In 1907, soon after Jacob Epstein (1880–1959) arrived in London at the age of 25, he was offered a momentous commission. The young architect Charles Holden invited him to carve no less than 18 over-life-size figures for the façade of the British Medical Association's new headquarters in The Strand.
Epstein, who grew up in New York as the son of Russian-Polish parents, had been an art student in Paris between 1902 and 1905. Already fascinated by ancient and 'primitive' sculpture, he proposed to Holden that the 18 figures should be 'noble and heroic forms to express in sculpture the great primal facts of man and woman.'
The commission was granted, and by 1908 Epstein had completed it with an extraordinary amount of confidence, intensity and verve. As his preliminary study for Maternity reveals, he was fascinated by the theme of procreation. And in the final Maternity carving, a sense of tender privacy reveals Epstein's profound understanding of the relationship binding the mother to her child. Although her milk-laden breast is exposed in all its fullness, no hint of deliberate provocation mars this absorbed figure. Like all the other carvings on the façade, she is characterised by a stillness and dignity which should have precluded any accusations of immorality.
But an enormous public furore erupted when Epstein's figures were unveiled on the British Medical Association building in 1908. A lot of the scandalous indignation focused on the nakedness of Maternity herself. Although an impressive range of artists, critics and curators rallied to Epstein's defence, the scandal had a damaging effect on his prospects as a maker of large-scale public carvings. Even so, he stayed utterly determined to emancipate British sculpture from the puritanism, hypocrisy and prurience of society's attitudes towards the delights of the flesh, and his audacity remained courageous.
Equally innovative was his adherence to the inspiration of cultures that lay far outside the approved Hellenic and Renaissance models. He haunted the British Museum, where he found himself particularly excited by 'the Egyptian rooms and the vast and wonderful collections from Polynesia and Africa.'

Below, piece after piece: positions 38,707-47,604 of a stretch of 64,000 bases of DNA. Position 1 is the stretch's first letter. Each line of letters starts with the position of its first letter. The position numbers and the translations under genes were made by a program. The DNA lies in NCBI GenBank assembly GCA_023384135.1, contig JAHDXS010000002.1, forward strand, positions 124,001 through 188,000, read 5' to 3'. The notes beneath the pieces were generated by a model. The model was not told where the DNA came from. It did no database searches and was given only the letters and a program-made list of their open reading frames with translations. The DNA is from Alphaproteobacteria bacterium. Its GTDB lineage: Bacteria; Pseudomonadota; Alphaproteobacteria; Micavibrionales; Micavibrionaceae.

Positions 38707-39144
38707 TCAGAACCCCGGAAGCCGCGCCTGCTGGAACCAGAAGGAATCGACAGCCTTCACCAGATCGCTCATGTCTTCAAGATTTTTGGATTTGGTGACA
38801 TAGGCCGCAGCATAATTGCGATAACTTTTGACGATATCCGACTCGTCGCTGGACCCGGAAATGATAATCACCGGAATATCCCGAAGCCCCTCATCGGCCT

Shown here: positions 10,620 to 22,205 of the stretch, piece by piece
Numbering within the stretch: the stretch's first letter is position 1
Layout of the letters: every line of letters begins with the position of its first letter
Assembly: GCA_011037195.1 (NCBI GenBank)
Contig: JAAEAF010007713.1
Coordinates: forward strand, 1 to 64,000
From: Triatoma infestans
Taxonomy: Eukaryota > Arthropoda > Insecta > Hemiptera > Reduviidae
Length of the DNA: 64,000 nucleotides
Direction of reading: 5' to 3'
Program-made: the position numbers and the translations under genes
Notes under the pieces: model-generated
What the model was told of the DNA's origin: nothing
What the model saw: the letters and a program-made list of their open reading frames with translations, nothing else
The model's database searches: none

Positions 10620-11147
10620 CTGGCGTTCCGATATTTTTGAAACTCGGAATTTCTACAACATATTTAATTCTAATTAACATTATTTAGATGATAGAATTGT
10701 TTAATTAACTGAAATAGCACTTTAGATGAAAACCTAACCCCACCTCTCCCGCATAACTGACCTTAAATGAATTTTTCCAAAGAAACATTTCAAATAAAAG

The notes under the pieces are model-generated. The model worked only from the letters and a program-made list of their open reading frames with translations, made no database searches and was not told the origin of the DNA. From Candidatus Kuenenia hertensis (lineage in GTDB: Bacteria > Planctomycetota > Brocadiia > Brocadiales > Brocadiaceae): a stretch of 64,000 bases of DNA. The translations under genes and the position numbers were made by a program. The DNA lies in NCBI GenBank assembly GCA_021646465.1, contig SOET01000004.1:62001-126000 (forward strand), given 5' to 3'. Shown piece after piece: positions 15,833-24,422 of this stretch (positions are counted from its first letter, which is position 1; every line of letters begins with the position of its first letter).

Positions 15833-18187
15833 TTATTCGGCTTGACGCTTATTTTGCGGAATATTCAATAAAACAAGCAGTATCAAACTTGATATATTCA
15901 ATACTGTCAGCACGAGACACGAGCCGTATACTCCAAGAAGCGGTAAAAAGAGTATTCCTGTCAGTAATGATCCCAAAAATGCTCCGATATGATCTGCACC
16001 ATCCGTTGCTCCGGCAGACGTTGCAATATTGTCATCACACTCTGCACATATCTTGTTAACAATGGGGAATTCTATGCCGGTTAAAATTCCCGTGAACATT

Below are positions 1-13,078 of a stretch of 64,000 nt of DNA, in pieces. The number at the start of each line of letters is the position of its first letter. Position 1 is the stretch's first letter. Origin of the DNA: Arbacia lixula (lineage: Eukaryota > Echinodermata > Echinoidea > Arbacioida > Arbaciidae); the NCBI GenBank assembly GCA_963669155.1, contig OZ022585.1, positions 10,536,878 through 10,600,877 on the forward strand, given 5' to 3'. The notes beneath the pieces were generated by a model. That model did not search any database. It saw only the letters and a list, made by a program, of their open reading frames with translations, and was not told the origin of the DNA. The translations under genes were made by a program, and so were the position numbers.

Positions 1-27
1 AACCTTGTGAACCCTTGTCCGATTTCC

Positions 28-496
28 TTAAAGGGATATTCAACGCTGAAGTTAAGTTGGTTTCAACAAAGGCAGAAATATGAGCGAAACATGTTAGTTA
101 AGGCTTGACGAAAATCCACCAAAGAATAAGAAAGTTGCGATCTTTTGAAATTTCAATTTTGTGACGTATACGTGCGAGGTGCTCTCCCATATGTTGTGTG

Epstein's status as an outsider, a New York Jew, enabled him to view Britain from the impatient vantage-point of a foreign invader. Although he became a British citizen as early as 1907 and made London his lifelong home, Epstein always remained at a certain remove from the culture of his adopted country. This sense of critical distance made it easier for him to identify the weaknesses of conventional British art and offer a powerful alternative of his own.
Around 1910 he created Sun Goddess, Crouching, a limestone carving where radical simplification of form shows just how much Epstein had learned from 'primitive' art. Even more controversial was his monumental Tomb of Oscar Wilde, commissioned for the Père Lachaise cemetery in Paris. When unveiled in 1912, the authorities were outraged by the prominent nudity of this 'winged demon angel', and it quickly became scandalous.
Jacob Epstein In Front Of His Sculpture For Oscar Wilde's Tomb pic.twitter.com/FcDl6s69vi— Pauline Hughes (@Paulineceramics) December 24, 2016
By now Epstein had become known, and described by one critic, as 'a sculptor in revolt, who is in deadly conflict with the ideas of current sculpture'. He insisted on the importance of carving directly, retaining manual responsibility for every blow of the chisel and allowing the intrinsic character of his stone to affect the fundamental identity of the sculpture. After returning to England in 1913 he rented a bungalow near Hastings for three years.
Here, working with great concentration and intensity, far away from hostile urban vituperation, he carved female figures in flenite and three pairs of mating doves in marble. They are among his most impressive achievements. Epstein's commitment to the overt exploration of sexuality is especially clear in his third Doves sculpture, where the act of copulation is openly represented. The refinement of form in this carving suggests a debt to Brancusi. And in opposition to all those sculptors who had forsaken any direct manual contact with stone or marble, Epstein here asserts his prime commitment to the notion of respecting the block itself.